Valley’s September unemployment numbers drop

Nevada’s battered construction sector is showing signs of life, according to unemployment numbers released Friday.

Overall unemployment in Las Vegas fell from 14.3 percent in August to 13.6 percent in September, as most of the region’s key job sectors added workers.

But it was construction that surprised the most, adding jobs for the fifth-straight month and growing year over year statewide for the first time in five years. Local builders added 1,000 jobs from August to September, and though jobs in Las Vegas fell by 1,900 year over year, that was the smallest rate of decline since the recession’s 2007 start.

The improved numbers are a hopeful sign, but economists and construction experts say the industry’s looking at a long road back to health, given continued oversupplies of homes and commercial space. Nor will the sector return to peak employment any time soon — though that is not necessarily a bad thing.

“The bottom line is, there’s potentially encouraging news, but we’re going to have to wait and see how things unfold in the coming months,” said Bill Anderson, chief economist for the state Department of Employment, Training and Rehabilitation, which tracks unemployment.


Anderson credited public works and infrastructure projects for the 200-job annual gain in statewide construction.

Steve Brown, director of the Center for Business and Economic Research at the University of Nevada, Las Vegas, agreed that infrastructure spending is boosting the state’s building industry.

Locally, job declines may have slowed simply because the market is near the bare minimum of construction workers needed in a city of 2 million people, Brown said. Las Vegas had 41,900 construction workers in September, down from a peak of 112,000 in June 2006.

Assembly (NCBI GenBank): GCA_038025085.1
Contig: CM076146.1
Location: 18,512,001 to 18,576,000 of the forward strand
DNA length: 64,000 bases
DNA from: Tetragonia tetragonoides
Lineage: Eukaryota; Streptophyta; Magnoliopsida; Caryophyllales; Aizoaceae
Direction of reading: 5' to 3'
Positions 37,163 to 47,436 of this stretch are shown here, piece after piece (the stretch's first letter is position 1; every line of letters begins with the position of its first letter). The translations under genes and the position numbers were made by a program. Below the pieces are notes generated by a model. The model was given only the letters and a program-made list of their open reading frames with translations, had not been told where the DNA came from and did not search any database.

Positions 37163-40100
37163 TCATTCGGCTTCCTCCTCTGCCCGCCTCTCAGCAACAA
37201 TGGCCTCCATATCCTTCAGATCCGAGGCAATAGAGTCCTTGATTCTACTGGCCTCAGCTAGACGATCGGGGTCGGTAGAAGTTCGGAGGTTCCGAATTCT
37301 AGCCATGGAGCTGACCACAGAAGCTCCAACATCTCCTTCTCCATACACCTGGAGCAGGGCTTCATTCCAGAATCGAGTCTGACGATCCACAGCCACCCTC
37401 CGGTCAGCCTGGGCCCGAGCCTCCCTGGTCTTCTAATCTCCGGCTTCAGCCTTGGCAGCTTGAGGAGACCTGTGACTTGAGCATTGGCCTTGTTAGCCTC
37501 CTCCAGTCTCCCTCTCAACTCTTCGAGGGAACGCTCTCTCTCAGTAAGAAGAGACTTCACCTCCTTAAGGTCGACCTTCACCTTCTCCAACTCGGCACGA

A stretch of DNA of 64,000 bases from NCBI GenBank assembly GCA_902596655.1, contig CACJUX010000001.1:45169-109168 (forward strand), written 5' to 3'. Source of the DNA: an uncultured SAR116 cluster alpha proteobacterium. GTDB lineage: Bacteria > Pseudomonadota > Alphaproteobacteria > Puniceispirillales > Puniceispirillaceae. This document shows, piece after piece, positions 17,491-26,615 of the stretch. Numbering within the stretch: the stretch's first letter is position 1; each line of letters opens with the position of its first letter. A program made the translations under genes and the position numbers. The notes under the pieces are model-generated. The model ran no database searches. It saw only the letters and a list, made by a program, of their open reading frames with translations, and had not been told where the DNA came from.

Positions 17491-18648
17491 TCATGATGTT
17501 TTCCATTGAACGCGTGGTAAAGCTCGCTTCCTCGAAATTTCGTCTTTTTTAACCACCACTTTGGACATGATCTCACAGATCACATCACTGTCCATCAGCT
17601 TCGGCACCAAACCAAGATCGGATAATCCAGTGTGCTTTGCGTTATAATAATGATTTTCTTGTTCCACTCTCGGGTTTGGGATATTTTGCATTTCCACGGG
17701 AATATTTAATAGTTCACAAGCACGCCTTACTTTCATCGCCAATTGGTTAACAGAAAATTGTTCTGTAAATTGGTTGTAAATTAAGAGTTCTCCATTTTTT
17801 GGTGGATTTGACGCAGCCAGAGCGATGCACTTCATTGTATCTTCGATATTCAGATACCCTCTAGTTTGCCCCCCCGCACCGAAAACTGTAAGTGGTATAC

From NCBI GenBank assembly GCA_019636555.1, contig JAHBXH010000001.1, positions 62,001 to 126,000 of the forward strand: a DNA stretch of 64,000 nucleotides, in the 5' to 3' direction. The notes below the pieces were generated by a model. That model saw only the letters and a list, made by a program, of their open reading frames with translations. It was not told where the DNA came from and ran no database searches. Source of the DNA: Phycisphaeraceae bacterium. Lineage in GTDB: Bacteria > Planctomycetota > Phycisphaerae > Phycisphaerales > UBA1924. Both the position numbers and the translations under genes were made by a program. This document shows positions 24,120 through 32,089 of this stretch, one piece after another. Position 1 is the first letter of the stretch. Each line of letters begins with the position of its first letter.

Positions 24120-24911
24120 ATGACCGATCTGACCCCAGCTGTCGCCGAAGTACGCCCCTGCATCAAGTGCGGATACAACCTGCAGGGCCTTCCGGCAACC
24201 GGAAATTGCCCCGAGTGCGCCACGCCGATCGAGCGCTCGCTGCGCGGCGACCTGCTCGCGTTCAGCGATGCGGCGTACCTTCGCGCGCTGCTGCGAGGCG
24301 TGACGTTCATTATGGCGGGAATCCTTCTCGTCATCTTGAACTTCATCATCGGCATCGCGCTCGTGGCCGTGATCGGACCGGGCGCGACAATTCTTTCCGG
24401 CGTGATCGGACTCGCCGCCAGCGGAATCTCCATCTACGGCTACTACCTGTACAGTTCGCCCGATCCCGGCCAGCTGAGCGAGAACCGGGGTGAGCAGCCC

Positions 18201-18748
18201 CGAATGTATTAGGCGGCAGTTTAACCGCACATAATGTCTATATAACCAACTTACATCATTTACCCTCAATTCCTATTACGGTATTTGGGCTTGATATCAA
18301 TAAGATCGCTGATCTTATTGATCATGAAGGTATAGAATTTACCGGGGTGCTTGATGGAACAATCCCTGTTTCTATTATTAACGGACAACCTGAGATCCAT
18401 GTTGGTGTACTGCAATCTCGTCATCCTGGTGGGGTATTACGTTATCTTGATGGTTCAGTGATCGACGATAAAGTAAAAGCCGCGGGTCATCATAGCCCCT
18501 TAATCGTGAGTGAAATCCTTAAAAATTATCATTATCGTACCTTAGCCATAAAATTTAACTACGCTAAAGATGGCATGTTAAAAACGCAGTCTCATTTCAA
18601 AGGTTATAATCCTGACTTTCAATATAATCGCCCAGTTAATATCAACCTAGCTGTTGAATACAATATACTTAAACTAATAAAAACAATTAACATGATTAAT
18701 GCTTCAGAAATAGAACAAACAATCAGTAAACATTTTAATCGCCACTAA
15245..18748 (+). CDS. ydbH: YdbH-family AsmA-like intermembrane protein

But Brown said small upticks in remodeling also helped the sector hold its ground. Employment has held up better among specialty contractors, such as plumbers, electricians and carpenters who fashion intricate, custom woodwork, an indication that finish work is now driving construction, he said. Hotels are improving rooms, and local businesses are moving into higher-grade offices that were unaffordable during the boom. Those new spaces need building out.

“The people who haven’t had trouble finding (construction) employment are highly skilled, and frequently, they’re qualified in more than one area,” Brown said. “It’s actually been that way in general: The recession has hit hardest among the least-educated.”

Brad Peterson, a senior vice president specializing in office properties with commercial brokerage CB Richard Ellis, said he has seen a “definite flight to quality,” as local businesses move into higher-class space. He also sees tenants cutting deals with landlords to stay put in exchange for renovations.

Specializing in finishes and upgrades is helping Las Vegas Rock grow.

The company concentrated on landscaping in good times, providing crushed rock for local gardens, as well as flagstone, boulders and landscaping for swimming pools. At its peak, the business had 70 workers, said co-founder Steven Wickman.

Landscaping dried up when the economy collapsed, and the company’s payroll shrank to around 22.